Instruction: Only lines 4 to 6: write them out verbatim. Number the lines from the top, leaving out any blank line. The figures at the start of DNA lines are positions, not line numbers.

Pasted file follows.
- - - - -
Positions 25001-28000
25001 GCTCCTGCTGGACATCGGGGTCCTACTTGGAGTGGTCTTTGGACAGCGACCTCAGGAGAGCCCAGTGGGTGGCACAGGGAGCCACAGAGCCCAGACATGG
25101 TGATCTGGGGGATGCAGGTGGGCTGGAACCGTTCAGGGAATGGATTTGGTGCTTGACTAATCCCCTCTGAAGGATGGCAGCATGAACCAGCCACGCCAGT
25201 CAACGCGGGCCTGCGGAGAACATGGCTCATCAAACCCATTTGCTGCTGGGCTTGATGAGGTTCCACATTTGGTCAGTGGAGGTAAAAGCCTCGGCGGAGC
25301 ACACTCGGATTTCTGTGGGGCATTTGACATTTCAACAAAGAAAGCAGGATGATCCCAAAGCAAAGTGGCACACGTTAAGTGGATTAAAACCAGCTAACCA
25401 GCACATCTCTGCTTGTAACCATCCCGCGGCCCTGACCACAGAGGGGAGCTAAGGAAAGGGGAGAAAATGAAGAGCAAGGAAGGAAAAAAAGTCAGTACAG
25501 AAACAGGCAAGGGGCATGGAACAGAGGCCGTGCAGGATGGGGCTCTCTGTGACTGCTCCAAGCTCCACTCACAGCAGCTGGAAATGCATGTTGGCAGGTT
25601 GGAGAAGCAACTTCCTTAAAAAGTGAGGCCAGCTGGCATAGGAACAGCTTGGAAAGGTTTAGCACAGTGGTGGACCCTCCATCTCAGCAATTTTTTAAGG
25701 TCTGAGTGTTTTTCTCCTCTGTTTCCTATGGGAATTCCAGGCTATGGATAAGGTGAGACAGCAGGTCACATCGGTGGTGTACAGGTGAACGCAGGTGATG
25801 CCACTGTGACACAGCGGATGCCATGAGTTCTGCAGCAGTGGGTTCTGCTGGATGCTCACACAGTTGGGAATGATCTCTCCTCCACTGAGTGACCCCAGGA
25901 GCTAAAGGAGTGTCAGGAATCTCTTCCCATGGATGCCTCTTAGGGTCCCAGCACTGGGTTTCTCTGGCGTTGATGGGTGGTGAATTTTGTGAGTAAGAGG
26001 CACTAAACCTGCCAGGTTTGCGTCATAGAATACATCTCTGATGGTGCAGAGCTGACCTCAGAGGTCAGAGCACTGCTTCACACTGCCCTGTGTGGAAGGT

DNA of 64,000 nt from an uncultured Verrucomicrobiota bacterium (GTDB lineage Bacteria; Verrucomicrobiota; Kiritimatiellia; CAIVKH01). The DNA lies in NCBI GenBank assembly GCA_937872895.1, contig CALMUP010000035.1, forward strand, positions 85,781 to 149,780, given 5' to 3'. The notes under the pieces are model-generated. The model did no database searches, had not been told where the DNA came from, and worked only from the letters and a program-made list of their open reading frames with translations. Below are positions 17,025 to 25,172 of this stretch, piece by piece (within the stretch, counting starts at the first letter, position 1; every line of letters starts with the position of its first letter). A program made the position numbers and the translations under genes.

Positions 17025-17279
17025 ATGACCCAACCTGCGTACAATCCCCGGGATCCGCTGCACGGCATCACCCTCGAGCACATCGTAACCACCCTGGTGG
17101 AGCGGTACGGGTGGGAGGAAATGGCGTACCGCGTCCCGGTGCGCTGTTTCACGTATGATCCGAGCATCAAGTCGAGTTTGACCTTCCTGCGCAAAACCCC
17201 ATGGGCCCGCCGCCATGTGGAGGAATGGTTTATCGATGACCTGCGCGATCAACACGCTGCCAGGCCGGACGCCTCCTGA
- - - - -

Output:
25201 CAACGCGGGCCTGCGGAGAACATGGCTCATCAAACCCATTTGCTGCTGGGCTTGATGAGGTTCCACATTTGGTCAGTGGAGGTAAAAGCCTCGGCGGAGC
25301 ACACTCGGATTTCTGTGGGGCATTTGACATTTCAACAAAGAAAGCAGGATGATCCCAAAGCAAAGTGGCACACGTTAAGTGGATTAAAACCAGCTAACCA
25401 GCACATCTCTGCTTGTAACCATCCCGCGGCCCTGACCACAGAGGGGAGCTAAGGAAAGGGGAGAAAATGAAGAGCAAGGAAGGAAAAAAAGTCAGTACAG